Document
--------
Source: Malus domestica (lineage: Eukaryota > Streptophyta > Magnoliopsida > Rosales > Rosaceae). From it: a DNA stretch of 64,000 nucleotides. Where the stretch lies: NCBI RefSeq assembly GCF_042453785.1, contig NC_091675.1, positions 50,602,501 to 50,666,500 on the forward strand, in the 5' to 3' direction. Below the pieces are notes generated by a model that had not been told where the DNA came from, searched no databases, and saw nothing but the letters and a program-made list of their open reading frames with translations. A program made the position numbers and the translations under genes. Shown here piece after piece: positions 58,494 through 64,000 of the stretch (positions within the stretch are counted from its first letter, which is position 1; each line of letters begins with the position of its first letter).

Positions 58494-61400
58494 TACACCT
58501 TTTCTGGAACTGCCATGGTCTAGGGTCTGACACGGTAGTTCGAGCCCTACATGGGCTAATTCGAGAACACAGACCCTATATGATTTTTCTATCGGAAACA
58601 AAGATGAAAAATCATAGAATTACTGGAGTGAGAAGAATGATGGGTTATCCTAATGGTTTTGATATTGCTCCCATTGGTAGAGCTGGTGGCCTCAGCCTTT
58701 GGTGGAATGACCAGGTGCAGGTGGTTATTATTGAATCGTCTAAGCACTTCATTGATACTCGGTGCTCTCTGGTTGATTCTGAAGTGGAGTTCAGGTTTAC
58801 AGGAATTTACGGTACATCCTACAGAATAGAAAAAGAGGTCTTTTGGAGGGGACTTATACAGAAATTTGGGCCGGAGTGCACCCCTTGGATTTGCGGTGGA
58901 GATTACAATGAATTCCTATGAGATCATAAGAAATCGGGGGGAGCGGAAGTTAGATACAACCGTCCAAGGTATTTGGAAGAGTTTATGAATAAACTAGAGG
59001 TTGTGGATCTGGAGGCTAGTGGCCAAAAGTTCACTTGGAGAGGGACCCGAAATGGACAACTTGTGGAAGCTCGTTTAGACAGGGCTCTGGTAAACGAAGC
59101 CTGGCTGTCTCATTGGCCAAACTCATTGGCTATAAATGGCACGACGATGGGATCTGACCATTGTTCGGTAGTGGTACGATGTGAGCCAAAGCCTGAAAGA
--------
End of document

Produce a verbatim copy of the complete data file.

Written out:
Source: Malus domestica (lineage: Eukaryota > Streptophyta > Magnoliopsida > Rosales > Rosaceae). From it: a DNA stretch of 64,000 nucleotides. Where the stretch lies: NCBI RefSeq assembly GCF_042453785.1, contig NC_091675.1, positions 50,602,501 to 50,666,500 on the forward strand, in the 5' to 3' direction. Below the pieces are notes generated by a model that had not been told where the DNA came from, searched no databases, and saw nothing but the letters and a program-made list of their open reading frames with translations. A program made the position numbers and the translations under genes. Shown here piece after piece: positions 58,494 through 64,000 of the stretch (positions within the stretch are counted from its first letter, which is position 1; each line of letters begins with the position of its first letter).

Positions 58494-61400
58494 TACACCT
58501 TTTCTGGAACTGCCATGGTCTAGGGTCTGACACGGTAGTTCGAGCCCTACATGGGCTAATTCGAGAACACAGACCCTATATGATTTTTCTATCGGAAACA
58601 AAGATGAAAAATCATAGAATTACTGGAGTGAGAAGAATGATGGGTTATCCTAATGGTTTTGATATTGCTCCCATTGGTAGAGCTGGTGGCCTCAGCCTTT
58701 GGTGGAATGACCAGGTGCAGGTGGTTATTATTGAATCGTCTAAGCACTTCATTGATACTCGGTGCTCTCTGGTTGATTCTGAAGTGGAGTTCAGGTTTAC
58801 AGGAATTTACGGTACATCCTACAGAATAGAAAAAGAGGTCTTTTGGAGGGGACTTATACAGAAATTTGGGCCGGAGTGCACCCCTTGGATTTGCGGTGGA
58901 GATTACAATGAATTCCTATGAGATCATAAGAAATCGGGGGGAGCGGAAGTTAGATACAACCGTCCAAGGTATTTGGAAGAGTTTATGAATAAACTAGAGG
59001 TTGTGGATCTGGAGGCTAGTGGCCAAAAGTTCACTTGGAGAGGGACCCGAAATGGACAACTTGTGGAAGCTCGTTTAGACAGGGCTCTGGTAAACGAAGC
59101 CTGGCTGTCTCATTGGCCAAACTCATTGGCTATAAATGGCACGACGATGGGATCTGACCATTGTTCGGTAGTGGTACGATGTGAGCCAAAGCCTGAAAGA